‘Sesame Street,’ other PBS programs great prep for school

Published 12:04 am Wednesday, March 22, 2017

Growing up, we didn’t have cable or satellite until I was a teenager. That meant we depended solely upon NBC, CBS and APT – mainly Alabama Public Television – for television entertainment.

My sister next to me is two-and-a-half years younger than I am. We spent our summers and afternoons alternating between cheering and riding bicycles outside and watching shows such as “Sesame Street,” “Mister Rogers’ Neighborhood,” “Reading Rainbow,” “Square One Television,” “Zoobilee Zoo,” “Shining Time Station,” “3-2-1 Contact,” “Ghostwriter,” “Where in the World is Carmen Sandiego,” “Wishbone,” and a few others.

It was “Sesame Street,” that made me love to learn. It taught me the alphabet in a time when parents weren’t so concerned about making sure that their toddler learned the alphabet. It kind of served as our preschool. It also gave us a love for music – not that we needed any help coming from a musical family, but it reinforced that. It also taught us that friends come in all shapes, sizes, colors, etc., and growing up in Alabama that was an important lesson to learn from an early age.

Mister Rogers instilled important life lessons such as being good neighbors and being you no matter what.

“Reading Rainbow” and “Wishbone” were some of my favorites because both helped instill in me a love for reading.

“Reading Rainbow” helped me know what books were available and talked about an assortment of different topics. “Wishbone” gave me a love for classical novels from “The Adventures of Tom Sawyer” to “The Odyssey” to African American folktales like “Anansi the Spider” and who could forget “Cyrano de Bergerac?” There I got my first taste of Sherlock Holmes with “The Hound of Baskervilles” and learned about “Rip Van Winkle,” and Joan of Arc and “Silas Marner” and so many more great classics. “Wishbone” made classic novels seem – not so old, but exciting.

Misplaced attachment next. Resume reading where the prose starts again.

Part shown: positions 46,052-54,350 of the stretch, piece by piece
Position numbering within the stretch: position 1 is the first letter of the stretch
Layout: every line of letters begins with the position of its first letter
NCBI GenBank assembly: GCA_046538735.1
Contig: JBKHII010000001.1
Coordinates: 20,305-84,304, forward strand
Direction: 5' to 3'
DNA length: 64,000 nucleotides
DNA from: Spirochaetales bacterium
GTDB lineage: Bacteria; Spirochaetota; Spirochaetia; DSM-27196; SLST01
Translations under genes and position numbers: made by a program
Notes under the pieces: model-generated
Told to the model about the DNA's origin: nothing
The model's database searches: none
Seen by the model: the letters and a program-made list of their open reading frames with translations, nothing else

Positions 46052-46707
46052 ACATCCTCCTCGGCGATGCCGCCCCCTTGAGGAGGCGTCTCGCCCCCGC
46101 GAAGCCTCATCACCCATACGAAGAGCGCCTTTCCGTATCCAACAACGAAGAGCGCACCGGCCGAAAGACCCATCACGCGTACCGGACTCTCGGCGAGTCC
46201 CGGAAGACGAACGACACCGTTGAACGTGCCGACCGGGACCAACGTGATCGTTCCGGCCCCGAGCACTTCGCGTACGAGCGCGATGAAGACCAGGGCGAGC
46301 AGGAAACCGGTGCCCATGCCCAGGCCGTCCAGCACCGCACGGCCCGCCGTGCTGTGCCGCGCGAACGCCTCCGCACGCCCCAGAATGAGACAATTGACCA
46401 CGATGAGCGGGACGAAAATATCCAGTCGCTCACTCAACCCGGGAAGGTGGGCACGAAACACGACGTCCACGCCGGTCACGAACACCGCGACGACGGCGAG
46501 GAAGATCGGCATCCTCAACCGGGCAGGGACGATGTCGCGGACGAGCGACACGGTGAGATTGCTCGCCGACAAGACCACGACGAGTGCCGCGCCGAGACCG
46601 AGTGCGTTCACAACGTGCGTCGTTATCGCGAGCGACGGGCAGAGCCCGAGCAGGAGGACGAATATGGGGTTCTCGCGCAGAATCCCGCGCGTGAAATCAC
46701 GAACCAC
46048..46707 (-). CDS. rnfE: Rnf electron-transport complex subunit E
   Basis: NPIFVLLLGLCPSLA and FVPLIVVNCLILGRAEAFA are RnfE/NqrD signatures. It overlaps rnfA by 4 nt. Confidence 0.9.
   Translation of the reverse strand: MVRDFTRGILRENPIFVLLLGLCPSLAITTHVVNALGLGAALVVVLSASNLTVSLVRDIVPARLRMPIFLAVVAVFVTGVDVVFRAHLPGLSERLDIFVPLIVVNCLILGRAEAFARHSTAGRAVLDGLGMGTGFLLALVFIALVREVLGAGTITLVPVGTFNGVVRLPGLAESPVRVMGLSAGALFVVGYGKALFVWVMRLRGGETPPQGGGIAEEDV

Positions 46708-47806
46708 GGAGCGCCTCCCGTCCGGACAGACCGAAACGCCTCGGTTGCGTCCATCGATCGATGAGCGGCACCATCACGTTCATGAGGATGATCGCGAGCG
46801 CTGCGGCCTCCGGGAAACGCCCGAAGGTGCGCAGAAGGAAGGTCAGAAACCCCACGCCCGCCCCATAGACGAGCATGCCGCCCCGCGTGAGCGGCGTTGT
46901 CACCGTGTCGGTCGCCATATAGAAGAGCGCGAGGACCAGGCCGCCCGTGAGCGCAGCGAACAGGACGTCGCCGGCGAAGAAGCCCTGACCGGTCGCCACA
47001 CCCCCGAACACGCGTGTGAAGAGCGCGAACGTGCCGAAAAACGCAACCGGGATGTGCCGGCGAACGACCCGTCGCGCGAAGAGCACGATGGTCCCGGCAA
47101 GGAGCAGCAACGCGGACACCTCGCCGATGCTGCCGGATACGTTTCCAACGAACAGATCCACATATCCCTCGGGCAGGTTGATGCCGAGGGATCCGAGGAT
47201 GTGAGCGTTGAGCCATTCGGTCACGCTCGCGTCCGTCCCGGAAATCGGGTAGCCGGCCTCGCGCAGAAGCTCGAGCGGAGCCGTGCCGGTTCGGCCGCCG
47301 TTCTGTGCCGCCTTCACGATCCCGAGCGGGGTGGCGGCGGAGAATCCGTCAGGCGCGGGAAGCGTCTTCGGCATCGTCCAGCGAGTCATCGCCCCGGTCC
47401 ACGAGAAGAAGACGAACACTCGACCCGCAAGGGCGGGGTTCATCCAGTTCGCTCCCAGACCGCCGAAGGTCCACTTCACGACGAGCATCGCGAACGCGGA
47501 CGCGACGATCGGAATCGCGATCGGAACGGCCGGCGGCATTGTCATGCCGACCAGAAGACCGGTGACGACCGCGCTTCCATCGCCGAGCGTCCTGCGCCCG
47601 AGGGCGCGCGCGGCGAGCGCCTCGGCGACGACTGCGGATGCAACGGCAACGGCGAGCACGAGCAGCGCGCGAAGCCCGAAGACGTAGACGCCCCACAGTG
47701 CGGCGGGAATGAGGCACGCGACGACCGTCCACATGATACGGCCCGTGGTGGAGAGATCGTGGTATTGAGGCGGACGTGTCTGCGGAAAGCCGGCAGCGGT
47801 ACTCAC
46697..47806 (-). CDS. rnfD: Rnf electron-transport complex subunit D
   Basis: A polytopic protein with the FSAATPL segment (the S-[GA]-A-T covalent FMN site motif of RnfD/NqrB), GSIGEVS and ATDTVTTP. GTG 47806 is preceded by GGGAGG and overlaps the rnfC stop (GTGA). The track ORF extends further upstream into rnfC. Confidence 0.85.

“Square One Television” was my first real introduction to math outside of counting. “Mathman,” “Dirk Niblick of the Math Brigade” and “Mathnet” will be forever engrained in my memories.

“Zoobilee Zoo” gave us a better understanding of the arts and difficulties faced by children. The main characters included an inventor, an artist, a writer, a traveler, a showman and a musician and dancer.

It was “Where in the World is Carmen Sandiego” that gave me an interest in learning geography.

We got our science fix from “3-2-1 Contact,” and used our imagination with “Shining Time Station” and “Ghostwriter.”

Without public television, I can’t imagine how underprepared I would have been for kindergarten, or when I would have been exposed to the classic novels. And we came from a home where our family helped cultivate our love for learning.

That’s why it’s incredibly heartbreaking that the president’s proposed budget cuts out funding for NPR and public broadcasting.

Yes, these organizations get charitable contributions from foundations and private donors; it would still hit them heavily.

I realize that there are issues that need to be addressed and that cuts need to be made, and while pre-kindergarten education is available more than it ever has been, the National Center for Education Statistics says that only 54 percent of 3-to-4-year-olds attend preschool. Public broadcasting costs an estimated $1.35 per year per taxpayer to provide the services.

In a world where we rank No. 7 in education, instead of No. 1, according to U.S. News and World Report, we should be ensuring that our children have every option to learn that we can give them.

In a country that has the highest gross domestic product in the world and second largest if you factor in purchasing power parity, we should be able to give our children access to educational programming.

It’s time that our leaders stop thinking that education outside the classroom is a luxury.


Kendra Majors is a reporter and editor for The Star-News.